Buddha Air (U4, Kathmandu) intends to divest up to 70% of the shareholding in its international subsidiary as a means of raising the capital needed to fund its growth plans.

The managing director of the privately-owned Nepali carrier told a press conference in Kathmandu last week that according to the current plan, the Basnet family would retain a minority stake in its international arm but that its domestic unit would continue to be wholly-owned.

“Our international unit will be turned into a public company,” Managing Director Birendra Bahadur Basnet was quoted by The Kathmandu Post. “We will retain 30% stake in the international unit, and the public and local and foreign investors will have the remaining 70%."

Buddha Air will use the strength of its recently inaugurated international operations to help attract interest in the sale. An IPO is provisionally scheduled for 2020 by which time Buddha Air will have leased two unspecified narrowbody jets to start direct flights from Kathmandu to the key Indian cities of Mumbai Int'l, Bangalore Int'l, Chennai, and Hyderabad Int'l by March 2020. As such, it has been in talks with both Airbus and Boeing over the planned procurement of either A320 Family or B737-8 equipment respectively.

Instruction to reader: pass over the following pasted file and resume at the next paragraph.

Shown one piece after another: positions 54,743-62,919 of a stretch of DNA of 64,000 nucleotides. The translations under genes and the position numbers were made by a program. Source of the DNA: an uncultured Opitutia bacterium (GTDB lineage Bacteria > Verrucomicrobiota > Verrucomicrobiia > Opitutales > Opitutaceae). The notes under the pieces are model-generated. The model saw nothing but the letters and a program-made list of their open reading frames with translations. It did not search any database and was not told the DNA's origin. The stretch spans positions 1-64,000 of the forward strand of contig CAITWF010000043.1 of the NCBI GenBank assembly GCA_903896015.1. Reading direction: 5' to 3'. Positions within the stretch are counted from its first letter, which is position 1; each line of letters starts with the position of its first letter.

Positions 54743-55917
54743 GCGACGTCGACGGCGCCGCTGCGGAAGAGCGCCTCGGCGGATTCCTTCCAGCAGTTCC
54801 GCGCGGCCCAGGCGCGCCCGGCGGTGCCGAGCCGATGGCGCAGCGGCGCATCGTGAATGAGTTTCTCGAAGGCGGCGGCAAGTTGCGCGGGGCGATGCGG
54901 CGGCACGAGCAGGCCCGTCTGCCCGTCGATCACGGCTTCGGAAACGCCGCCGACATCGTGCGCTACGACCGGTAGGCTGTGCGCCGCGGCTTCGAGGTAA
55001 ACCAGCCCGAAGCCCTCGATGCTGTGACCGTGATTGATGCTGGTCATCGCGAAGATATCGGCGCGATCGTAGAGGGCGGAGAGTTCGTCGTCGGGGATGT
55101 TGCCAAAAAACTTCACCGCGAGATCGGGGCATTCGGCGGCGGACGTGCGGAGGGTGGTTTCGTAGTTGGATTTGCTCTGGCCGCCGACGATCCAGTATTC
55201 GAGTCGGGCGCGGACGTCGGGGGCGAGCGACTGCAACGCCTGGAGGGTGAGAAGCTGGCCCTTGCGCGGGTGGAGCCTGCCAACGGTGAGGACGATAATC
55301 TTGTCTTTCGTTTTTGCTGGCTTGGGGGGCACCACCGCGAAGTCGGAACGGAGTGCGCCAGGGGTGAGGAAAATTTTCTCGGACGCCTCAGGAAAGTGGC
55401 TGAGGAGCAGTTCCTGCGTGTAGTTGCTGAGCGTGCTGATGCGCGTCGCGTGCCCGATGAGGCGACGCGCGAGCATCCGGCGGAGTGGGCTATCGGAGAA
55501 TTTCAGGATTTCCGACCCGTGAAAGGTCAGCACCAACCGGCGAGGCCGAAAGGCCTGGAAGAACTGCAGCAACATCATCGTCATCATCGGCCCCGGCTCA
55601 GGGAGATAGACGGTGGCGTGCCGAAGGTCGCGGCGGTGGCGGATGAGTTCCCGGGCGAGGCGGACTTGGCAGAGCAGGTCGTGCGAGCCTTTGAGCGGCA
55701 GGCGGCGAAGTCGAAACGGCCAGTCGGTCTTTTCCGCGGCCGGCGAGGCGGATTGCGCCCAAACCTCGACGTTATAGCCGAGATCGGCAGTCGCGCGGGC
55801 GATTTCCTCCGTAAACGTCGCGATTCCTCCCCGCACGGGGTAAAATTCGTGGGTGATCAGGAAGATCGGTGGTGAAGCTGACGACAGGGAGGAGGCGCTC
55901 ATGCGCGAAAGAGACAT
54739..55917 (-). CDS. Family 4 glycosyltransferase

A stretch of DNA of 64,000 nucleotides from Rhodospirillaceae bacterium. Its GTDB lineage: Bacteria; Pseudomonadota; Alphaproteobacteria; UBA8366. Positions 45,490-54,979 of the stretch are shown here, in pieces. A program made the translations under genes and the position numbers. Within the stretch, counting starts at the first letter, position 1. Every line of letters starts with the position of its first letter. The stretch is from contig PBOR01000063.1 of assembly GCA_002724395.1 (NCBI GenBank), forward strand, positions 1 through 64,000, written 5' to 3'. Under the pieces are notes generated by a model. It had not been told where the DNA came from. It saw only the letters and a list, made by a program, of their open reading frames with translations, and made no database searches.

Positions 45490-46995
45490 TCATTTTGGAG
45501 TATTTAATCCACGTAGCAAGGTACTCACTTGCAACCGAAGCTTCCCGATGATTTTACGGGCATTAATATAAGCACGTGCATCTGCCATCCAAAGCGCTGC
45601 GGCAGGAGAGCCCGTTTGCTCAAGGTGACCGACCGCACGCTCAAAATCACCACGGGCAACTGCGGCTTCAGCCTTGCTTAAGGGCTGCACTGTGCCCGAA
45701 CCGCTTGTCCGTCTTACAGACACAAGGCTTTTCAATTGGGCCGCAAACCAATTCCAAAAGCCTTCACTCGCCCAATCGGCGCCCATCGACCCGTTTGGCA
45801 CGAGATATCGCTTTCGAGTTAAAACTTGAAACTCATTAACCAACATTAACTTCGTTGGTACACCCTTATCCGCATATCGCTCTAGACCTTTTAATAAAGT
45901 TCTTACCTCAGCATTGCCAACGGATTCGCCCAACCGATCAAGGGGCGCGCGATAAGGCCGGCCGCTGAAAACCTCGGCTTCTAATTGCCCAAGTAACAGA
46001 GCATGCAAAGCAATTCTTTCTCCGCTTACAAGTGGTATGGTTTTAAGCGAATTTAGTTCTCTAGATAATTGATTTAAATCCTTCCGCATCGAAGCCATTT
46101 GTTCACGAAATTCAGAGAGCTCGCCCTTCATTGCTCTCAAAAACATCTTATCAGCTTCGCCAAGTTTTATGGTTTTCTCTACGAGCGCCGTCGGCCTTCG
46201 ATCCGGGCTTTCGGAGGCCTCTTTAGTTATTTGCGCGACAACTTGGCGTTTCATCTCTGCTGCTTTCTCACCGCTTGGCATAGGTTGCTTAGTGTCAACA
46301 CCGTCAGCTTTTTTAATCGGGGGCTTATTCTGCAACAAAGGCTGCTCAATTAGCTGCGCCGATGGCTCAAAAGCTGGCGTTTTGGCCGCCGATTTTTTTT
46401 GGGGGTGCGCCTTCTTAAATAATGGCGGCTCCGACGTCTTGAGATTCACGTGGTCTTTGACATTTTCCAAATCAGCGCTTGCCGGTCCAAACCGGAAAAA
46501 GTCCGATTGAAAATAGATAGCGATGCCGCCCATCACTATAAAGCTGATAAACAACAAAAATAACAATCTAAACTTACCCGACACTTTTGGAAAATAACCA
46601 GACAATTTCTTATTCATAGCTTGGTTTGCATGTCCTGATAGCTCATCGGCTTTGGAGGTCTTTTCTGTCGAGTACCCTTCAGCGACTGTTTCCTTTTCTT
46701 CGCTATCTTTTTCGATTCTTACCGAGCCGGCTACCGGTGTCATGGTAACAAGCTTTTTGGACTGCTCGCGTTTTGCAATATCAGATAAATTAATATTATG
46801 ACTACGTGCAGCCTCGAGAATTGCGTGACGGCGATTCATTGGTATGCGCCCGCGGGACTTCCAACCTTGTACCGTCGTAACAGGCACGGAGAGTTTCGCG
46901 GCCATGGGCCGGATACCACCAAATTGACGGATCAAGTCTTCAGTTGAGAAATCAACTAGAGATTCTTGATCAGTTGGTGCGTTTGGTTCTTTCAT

“After operating for six months, we have planned to issue initial public offering (IPO)," Basnet added. "The six-month period will be enough to convince potential strategic partners and the public about Buddha Air’s future path.”

The 21-year-old carrier only started international flights in June/July this year with 2x weekly flights from Kathmandu to Varanasi, India using its ATR72-500 fleet.

By August 2021, the carrier plans to add two more jets and begin operations from the upcoming international airport in Pokhara which is expected to be completed by July 2021.

However, unlike other Nepali carriers, it will target the tourist segment while avoiding the Nepali migrant diaspora, a market demographic that is largely the preserve of Nepal Airlines (RA, Kathmandu) as well as foreign airlines. To that end, it will avoid Siddharthanagar Gautam Buddha International Airport in favour of serving Pokhara which, Basnet said, Buddha Air would develop into a premium tourist destination along with Lake City which "has the potential to become a key tourist destination.”

“We will not be focused on the labour market as we cannot compete with giant foreign airline companies currently serving Nepal. We want to impact the tourism market instead of the ever-increasing Nepali labour market. Our aim will be to bring high-end tourists," he said.

The executive said Buddha Air's first wave of international growth would target destinations within one to three hours flying time from Kathmandu which, aside from the aforementioned Indian cities, include Guangzhou, Bangkok Suvarnabhumi, and Dhaka. Thereafter, In the second phase, the carrier plans to connect Kathmandu with Moscow, Seoul Incheon, and Japan directly.

Buddha Air currently operates three ATR42-300s, six ATR72-500s, and two Beech 1900Ds on scheduled flights covering 10 towns across Nepal as well as Varanasi in India.